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It might be the worst time to remodel your house. Experts say customers can expect months of delays.

home buying
  • Home-improvement projects are being set back by months due to shipping delays and shortages.
  • The home-buying and remodeling boom has companies struggling to keep up with demand.
  • Skyrocketing lumber prices are also making projects increasingly expensive.
  • See more stories on Insider’s business page.

The pandemic caused a surge in home-improvement projects at the worst possible time and many companies are still struggling to keep up with backlogs of projects.

Over 44% of home improvement plans in the US have been delayed due to supply shortages and skyrocketing material costs, according to data from market research firm, Cardify.ai, a company that uses transactional data to generate reports on consumer spending.

Steve Cunningham the CEO of Cunningham Contracting and the chair of the National Association of Home Builders’ (NAHB) Remodelers Council said his projects are being delayed by months due to the limited availability of materials, as well as laborers. Data from the NAHB Remodeling Market Index indicates that, on average, home improvement projects are facing 1-2 months of delays.

Home construction
A red-hot real estate market has kickstarted new home construction, but builders face a shortage in lumber.

“A lot of remodelers have more business in front of them than they can service,” NAHB Chief Economist Robert Dietz told Insider.

John Bitely, the president of Sable Homes, a home-building company based out of Rockford, Michigan, told Insider that in 30 years of business he’s never seen such demand.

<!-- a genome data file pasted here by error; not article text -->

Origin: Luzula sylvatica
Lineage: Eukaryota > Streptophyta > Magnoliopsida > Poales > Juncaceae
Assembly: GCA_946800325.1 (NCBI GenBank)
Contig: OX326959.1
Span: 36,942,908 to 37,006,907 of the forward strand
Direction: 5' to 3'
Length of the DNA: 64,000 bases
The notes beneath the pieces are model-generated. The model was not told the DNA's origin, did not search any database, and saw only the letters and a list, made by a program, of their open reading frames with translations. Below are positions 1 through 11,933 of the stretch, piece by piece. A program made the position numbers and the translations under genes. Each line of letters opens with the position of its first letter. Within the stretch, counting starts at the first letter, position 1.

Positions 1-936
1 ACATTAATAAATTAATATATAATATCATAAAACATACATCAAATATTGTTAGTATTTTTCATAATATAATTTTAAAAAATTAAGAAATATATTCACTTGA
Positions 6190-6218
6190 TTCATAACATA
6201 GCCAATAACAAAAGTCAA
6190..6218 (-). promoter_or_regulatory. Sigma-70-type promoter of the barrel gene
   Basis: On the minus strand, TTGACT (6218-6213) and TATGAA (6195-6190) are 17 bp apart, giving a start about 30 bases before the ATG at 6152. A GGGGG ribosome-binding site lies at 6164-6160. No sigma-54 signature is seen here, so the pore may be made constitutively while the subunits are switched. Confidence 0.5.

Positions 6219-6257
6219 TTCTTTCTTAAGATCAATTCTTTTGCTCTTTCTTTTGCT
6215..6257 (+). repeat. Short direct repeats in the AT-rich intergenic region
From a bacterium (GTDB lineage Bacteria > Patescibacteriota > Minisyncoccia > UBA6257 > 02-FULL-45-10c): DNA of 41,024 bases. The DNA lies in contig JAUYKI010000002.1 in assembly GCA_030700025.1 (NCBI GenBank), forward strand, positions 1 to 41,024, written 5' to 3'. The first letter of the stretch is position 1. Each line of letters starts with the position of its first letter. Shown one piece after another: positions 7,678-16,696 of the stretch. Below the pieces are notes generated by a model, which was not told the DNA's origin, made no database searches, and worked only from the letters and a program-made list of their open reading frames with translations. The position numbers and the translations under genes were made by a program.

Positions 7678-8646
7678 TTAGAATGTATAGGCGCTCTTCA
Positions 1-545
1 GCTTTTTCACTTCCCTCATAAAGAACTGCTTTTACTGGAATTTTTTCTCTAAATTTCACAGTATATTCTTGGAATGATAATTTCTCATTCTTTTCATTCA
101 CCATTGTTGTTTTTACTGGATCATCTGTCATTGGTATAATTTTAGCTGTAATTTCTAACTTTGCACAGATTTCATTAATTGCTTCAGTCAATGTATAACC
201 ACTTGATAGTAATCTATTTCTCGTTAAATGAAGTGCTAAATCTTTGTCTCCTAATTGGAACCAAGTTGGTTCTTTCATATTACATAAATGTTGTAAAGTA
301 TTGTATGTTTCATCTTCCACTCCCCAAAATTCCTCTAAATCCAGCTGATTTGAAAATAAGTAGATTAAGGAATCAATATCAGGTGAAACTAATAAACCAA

“We usually build houses to sell them,” Bitely said. “We have virtually none of those available right now because all of our labor and production is fully absorbed with creating pre-sold homes. Every home we’re making is already sold because people are chomping at the bit for these new homes and we can’t build our way out of it.”

Not only are home-improvement projects lagging due to spikes in demand, new homes have also become an incredibly hot market. Last month, mortgage giant Freddie Mac reported that there is a shortage of nearly 4 million homes in the US.

Government agencies are backed up

Bitely said Sable Homes faces delays from the very beginning of a project, as government agencies have been slow to give out the necessary home-building permits, adding at least two weeks to the waiting process.

He attributes the delay to the sheer amount of permits government agencies are rushing to approve as home-building demand continues to increase.

Josh Wiener, the founder of home-improvement firm Silver Lining Inc, told Insider it’s been difficult to get projects approved due to the COVID-19 regulations in New York City.

Once a project starts it can get stuck midway through

Supply shortages have been unpredictable in recent months. Cunningham told Insider he’s had projects where a kitchen remodel has been held up by the availability of the dishwasher model or refrigerator. Contractors currently expect to wait an extra 3-4 weeks for appliances to be delivered due to shipping delays and the global computer chip shortage, Cunningham said.

There have been times when Sable Homes has been forced to pivot from one project to another, as contractors wait on vinyl siding or plumbing pipes. Bitely said the company tries to compensate by ordering products well ahead of schedule, but they never quite know what products will be in short supply.

“The biggest problem is the shortage is random so it’s very difficult to fix or nail down,” Bitely told Insider. “Because it’s impacting nearly every facet of the supply chain, it will be difficult to make it go away.”

GettyImages 1214261483

While kitchen appliances have been heavily impacted by the global semiconductor chip shortage, other products like paint and vinyl siding are also in short supply due to the Texas freeze. Though, Dietz says the skyrocketing lumber prices are one of the biggest hurdles home-building and improvement companies are struggling to overcome.

“Lumber is a big component of any home project,” Dietz said. “It’s adding about $36,000 to new single family homes and it’s driving remodeling prices higher.”